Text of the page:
From your experience, what is the most accurate open-source Optical Character Recognition (OCR) library/software to read Japanese text?

I just tried nhocr, its mistake rate is over 2% even on an extremely clean high-definition document.

closed as off-topic by Kevin Brown, bummi, gnat, Artjom B., Paul Feb 2 '15 at 15:12

This question appears to be off-topic. The users who voted to close gave this specific reason:

  • "Questions asking us to recommend or find a book, tool, software library, tutorial or other off-site resource are off-topic for Stack Overflow as they tend to attract opinionated answers and spam. Instead, describe the problem and what has been done so far to solve it." – Kevin Brown, bummi, gnat, Artjom B., Paul
If this question can be reworded to fit the rules in the help center, please edit the question.

  • 1
    For what it's worth, 2% isn't terrible for OCR. We struggle to get that with, uhm, Romaji. – Steven Sudit Oct 26 '10 at 16:27
  • 2% is for ultra-clean characters in big font. For scanned books it is much worse, let alone handwritten forms. – Nicolas Raoul Oct 27 '10 at 5:04

Based on the lack of answers it sounds like nhocr IS the most accurate open-source OCR for Japanese.


Haven't tried it myself, but perhaps you should take a look at tesseract.


I have had some R&D experience with ABBYY's solution - FineReader Engine. It was version 8.1 at the time, and I am not up to date with their newest revisions. But at the time - it was simply the best I could find for our handheld scanner product. I highly recommend it.

BTW, you can get a free version of ABBYY OCR package for end-users when purchasing a XEROX PE220 printer, which it comes bundled with. That printer was on my desk for several years. There must be other printers coming with it bundled inside. Xerox was betting on thei OCR as the best as well.

  • FineReader is NOT open-source. And the version you were using did NOT support Japanese: abbyy.com/Default.aspx?DN=b6d671c1-6da6-4bec-8c06-0ad362f6a7e9 – Nicolas Raoul Apr 6 '10 at 5:20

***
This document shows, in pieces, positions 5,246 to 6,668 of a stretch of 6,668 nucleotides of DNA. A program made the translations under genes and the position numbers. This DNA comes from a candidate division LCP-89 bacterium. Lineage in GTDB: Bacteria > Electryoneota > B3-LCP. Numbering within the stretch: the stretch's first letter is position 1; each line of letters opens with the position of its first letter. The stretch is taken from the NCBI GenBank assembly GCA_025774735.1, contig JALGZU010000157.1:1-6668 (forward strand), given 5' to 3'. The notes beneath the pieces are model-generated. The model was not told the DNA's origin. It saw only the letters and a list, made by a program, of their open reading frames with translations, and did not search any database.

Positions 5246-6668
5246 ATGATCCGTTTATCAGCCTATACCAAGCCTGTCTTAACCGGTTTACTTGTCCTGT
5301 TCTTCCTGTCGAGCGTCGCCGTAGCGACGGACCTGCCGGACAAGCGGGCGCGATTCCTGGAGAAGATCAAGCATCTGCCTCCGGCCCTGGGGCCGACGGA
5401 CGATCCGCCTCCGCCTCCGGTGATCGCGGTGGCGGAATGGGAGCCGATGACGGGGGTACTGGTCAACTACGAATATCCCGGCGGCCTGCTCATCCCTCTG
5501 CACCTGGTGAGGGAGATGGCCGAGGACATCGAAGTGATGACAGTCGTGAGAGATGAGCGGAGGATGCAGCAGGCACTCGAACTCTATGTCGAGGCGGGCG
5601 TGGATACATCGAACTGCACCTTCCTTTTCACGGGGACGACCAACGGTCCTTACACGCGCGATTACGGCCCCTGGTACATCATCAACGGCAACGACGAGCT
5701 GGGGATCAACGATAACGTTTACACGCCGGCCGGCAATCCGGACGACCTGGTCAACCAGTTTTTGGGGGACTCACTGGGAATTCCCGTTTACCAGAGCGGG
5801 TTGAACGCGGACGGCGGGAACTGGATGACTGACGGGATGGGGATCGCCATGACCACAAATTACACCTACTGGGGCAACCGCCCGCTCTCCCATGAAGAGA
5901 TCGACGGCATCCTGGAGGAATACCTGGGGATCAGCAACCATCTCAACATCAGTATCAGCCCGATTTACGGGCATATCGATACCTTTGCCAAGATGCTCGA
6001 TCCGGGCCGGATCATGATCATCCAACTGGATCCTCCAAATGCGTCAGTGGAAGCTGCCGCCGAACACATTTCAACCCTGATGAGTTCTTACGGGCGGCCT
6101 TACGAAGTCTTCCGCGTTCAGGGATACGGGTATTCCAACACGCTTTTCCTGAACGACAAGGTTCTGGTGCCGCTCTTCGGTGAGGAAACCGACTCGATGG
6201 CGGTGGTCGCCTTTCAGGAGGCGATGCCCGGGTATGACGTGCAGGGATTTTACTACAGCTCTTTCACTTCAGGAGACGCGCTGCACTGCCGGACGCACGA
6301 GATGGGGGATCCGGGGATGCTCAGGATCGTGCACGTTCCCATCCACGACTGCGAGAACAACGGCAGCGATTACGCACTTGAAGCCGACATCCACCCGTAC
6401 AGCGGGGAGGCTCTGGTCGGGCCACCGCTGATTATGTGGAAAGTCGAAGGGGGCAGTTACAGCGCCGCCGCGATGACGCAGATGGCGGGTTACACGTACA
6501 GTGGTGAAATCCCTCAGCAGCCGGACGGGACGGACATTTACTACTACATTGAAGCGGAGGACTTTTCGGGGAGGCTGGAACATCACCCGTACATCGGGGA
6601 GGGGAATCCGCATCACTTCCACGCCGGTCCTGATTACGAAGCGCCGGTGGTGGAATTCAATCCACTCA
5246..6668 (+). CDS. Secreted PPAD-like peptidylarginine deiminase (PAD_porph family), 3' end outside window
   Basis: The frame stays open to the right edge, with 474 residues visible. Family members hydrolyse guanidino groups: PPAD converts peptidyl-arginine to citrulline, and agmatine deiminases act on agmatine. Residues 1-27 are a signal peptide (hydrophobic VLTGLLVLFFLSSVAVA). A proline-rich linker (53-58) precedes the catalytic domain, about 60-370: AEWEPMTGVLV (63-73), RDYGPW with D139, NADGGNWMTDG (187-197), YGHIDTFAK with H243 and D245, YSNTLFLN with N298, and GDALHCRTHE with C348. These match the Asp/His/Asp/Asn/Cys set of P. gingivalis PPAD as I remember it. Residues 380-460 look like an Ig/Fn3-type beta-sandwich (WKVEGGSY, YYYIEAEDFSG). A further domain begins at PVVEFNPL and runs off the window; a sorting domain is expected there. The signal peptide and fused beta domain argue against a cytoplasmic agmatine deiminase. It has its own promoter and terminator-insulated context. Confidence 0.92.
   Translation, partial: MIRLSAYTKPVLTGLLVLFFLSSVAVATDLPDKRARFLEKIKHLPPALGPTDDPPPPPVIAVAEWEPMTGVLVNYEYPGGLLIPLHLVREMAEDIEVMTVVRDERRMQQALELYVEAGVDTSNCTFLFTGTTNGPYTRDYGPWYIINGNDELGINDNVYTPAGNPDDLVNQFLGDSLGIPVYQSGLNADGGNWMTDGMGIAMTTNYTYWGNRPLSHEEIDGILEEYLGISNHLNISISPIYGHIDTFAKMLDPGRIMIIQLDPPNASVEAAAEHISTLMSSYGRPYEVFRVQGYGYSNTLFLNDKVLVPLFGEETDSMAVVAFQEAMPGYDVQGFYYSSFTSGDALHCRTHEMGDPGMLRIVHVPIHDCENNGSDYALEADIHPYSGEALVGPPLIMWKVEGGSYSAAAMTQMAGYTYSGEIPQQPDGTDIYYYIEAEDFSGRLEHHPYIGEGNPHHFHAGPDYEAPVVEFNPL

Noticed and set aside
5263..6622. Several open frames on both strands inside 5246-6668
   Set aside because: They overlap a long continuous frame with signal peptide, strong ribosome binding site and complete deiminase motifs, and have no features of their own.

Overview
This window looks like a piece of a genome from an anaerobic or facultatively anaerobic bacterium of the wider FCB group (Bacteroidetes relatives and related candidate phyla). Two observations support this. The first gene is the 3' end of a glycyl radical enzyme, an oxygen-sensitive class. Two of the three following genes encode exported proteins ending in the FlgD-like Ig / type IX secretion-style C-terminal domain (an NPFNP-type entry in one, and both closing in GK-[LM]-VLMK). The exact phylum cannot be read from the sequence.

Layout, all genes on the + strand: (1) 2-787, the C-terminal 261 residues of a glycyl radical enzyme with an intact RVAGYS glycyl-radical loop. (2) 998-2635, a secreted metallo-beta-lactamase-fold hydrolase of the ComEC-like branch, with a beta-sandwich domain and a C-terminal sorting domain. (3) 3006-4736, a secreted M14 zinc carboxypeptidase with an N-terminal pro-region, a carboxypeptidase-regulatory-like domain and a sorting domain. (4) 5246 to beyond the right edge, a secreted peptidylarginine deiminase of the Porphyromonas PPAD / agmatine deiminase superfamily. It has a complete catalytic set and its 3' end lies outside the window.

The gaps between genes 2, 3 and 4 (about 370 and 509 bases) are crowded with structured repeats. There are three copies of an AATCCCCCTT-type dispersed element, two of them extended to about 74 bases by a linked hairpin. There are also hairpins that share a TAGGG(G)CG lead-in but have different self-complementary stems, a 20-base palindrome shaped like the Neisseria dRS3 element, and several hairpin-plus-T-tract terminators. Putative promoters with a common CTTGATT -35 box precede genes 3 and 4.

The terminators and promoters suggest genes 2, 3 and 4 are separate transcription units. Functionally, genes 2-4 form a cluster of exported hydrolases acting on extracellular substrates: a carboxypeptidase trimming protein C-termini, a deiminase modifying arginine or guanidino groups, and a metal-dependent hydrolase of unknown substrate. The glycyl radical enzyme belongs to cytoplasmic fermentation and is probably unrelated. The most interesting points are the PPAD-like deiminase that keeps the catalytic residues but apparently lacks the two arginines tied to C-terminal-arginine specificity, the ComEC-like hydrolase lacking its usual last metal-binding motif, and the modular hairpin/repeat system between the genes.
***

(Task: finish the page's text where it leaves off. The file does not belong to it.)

• 3
    Sorry, didn't see the open-source request. It is not open-source. The version I was using had CJK support (Chinese, Japanese and Korean), which is an add-on to the engine. We were using it to demonstrate South-eastern buyers our technology. SEE AT: ocr.gr/downloads/Engine%208.1%20What's%20New.pdf (copy the URL because SO breaks it) – Etamar Laron Apr 6 '10 at 7:18
  • @Etamar ABBYY OCR is interesting. Do they allow integration with a custom dictionary, customizing bigrams analysis, etc.? We need to use these techniques to improve the accuracy of the OCR. – amit Jul 12 '11 at 5:01
  • 1
    @phaedrus in short - yes. I've been working with their engine for years and could integrate just about anything I wanted. Dictionaries are a basic feature, you can customize them. Cheers for Zen and the Art. – Etamar Laron Jul 31 '11 at 18:29
  • @Etamar thanks for your comments :) – amit Aug 1 '11 at 9:19

Please try WeOCR. Server version and download version are available.

  • If I understand well, WeOCR is just a Web front-end for other OCR engines. In particular, it uses nhocr for Japanese. So I guess it is not more accurate than nhocr, right? – Nicolas Raoul Jun 28 '10 at 3:23
  • See weocr.ocrgrid.org/#todo One of the TODO items is "Develop an OCR for Japanese" and it links to nhocr – Nicolas Raoul Jun 28 '10 at 3:33
  • 1
    Yah. That is correct. Just a couple month ago, I tried their online server version. But it was far from accurate. Japanese cellphone. specially Sharp cellphone has quite excellent OCR capability. But I did not find other free OCR software. Of course, Sharp does not sell their OCR software at this point. – kmugitani Jul 2 '10 at 14:14

Not the answer you're looking for? Browse other questions tagged or ask your own question.